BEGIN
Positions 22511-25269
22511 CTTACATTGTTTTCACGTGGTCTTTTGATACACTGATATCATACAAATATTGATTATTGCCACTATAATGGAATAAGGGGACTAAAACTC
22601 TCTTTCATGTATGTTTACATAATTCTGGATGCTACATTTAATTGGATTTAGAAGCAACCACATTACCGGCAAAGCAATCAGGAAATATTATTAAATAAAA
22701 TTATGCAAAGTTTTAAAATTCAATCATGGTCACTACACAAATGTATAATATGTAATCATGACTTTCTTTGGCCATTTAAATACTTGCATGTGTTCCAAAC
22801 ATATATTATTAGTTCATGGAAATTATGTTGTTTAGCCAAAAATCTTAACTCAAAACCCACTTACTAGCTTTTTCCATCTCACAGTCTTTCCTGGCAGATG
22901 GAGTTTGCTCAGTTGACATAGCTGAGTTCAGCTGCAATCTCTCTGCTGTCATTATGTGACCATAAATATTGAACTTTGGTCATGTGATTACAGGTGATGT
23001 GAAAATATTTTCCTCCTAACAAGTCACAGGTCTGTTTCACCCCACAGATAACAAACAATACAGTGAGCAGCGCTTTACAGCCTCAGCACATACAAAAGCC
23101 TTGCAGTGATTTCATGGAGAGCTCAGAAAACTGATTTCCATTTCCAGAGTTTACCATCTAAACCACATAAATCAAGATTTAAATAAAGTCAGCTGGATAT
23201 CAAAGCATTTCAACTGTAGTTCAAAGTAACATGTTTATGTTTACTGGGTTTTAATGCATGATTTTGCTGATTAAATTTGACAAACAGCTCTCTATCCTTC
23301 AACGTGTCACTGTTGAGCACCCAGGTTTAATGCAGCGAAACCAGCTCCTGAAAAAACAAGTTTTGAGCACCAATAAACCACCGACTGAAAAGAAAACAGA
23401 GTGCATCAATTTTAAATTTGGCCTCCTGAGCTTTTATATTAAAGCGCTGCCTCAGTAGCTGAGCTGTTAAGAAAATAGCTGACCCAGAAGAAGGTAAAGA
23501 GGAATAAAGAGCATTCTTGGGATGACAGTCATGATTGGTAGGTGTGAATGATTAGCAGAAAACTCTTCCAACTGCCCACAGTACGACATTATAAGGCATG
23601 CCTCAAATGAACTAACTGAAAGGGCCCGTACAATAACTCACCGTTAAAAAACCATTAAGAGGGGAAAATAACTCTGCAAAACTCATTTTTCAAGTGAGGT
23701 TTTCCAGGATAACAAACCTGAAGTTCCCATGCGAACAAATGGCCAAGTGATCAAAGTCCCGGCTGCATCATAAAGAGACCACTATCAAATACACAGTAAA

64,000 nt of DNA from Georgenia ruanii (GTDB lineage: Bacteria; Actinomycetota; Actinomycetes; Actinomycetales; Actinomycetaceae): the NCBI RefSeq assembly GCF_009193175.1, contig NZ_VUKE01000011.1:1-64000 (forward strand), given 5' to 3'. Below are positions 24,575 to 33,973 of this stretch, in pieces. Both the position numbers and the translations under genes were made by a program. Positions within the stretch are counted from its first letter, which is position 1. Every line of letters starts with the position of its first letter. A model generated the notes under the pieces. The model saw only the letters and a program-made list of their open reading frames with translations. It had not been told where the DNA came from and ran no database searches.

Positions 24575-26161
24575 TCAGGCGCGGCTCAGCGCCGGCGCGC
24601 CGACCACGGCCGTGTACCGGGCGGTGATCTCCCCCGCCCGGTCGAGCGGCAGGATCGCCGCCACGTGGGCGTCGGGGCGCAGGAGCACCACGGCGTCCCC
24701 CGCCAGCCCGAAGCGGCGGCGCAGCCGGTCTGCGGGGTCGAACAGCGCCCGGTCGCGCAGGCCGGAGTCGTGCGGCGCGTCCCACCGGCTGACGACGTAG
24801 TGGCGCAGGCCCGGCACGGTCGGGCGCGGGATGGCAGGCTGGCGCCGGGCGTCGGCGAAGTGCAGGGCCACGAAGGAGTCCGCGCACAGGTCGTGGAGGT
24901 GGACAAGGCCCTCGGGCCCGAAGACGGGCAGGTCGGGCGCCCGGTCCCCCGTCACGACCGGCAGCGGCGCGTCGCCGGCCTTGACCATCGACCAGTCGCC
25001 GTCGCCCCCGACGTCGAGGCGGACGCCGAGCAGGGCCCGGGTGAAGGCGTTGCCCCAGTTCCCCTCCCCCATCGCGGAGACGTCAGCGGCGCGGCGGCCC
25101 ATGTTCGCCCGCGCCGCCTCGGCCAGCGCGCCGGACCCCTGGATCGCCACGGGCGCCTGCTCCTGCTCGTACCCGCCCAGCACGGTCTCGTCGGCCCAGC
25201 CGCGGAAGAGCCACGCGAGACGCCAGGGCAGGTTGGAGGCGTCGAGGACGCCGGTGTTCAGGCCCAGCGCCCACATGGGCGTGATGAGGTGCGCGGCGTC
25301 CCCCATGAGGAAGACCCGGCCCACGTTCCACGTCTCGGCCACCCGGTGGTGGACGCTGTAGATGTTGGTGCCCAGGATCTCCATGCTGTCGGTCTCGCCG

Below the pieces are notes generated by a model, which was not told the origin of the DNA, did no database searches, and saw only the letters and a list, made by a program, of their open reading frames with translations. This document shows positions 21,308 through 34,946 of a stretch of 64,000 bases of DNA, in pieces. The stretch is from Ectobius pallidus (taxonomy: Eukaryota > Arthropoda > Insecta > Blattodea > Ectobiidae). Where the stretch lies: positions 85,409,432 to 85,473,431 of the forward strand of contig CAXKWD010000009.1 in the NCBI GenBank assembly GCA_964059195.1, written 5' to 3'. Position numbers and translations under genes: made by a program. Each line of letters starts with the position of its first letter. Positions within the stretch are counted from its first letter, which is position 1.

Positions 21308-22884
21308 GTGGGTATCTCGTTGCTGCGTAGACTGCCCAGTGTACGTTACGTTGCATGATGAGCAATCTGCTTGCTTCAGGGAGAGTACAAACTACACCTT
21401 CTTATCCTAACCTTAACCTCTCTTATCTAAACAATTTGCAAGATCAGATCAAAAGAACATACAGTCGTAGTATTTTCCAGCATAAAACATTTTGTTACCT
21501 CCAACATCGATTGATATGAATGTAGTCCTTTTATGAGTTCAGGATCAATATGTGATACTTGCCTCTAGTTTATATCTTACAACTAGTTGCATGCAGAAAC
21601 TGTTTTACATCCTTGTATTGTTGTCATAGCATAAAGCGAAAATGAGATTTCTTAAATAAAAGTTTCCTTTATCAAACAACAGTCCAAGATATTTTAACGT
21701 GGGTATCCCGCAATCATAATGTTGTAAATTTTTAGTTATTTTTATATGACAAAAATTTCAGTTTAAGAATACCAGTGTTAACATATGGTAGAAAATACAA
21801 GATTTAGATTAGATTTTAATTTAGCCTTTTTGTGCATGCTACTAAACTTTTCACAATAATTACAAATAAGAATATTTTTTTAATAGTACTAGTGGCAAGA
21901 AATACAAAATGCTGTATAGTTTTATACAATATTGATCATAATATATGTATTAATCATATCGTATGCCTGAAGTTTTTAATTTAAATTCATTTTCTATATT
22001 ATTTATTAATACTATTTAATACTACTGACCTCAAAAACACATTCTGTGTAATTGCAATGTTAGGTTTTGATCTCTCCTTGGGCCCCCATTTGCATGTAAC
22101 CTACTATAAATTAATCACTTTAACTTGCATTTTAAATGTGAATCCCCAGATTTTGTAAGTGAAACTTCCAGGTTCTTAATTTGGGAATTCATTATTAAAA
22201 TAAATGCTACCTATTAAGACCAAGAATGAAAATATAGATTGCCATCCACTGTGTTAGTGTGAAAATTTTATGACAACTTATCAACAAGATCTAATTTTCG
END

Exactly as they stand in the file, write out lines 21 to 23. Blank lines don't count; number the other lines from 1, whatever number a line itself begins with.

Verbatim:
24901 GGACAAGGCCCTCGGGCCCGAAGACGGGCAGGTCGGGCGCCCGGTCCCCCGTCACGACCGGCAGCGGCGCGTCGCCGGCCTTGACCATCGACCAGTCGCC
25001 GTCGCCCCCGACGTCGAGGCGGACGCCGAGCAGGGCCCGGGTGAAGGCGTTGCCCCAGTTCCCCTCCCCCATCGCGGAGACGTCAGCGGCGCGGCGGCCC
25101 ATGTTCGCCCGCGCCGCCTCGGCCAGCGCGCCGGACCCCTGGATCGCCACGGGCGCCTGCTCCTGCTCGTACCCGCCCAGCACGGTCTCGTCGGCCCAGC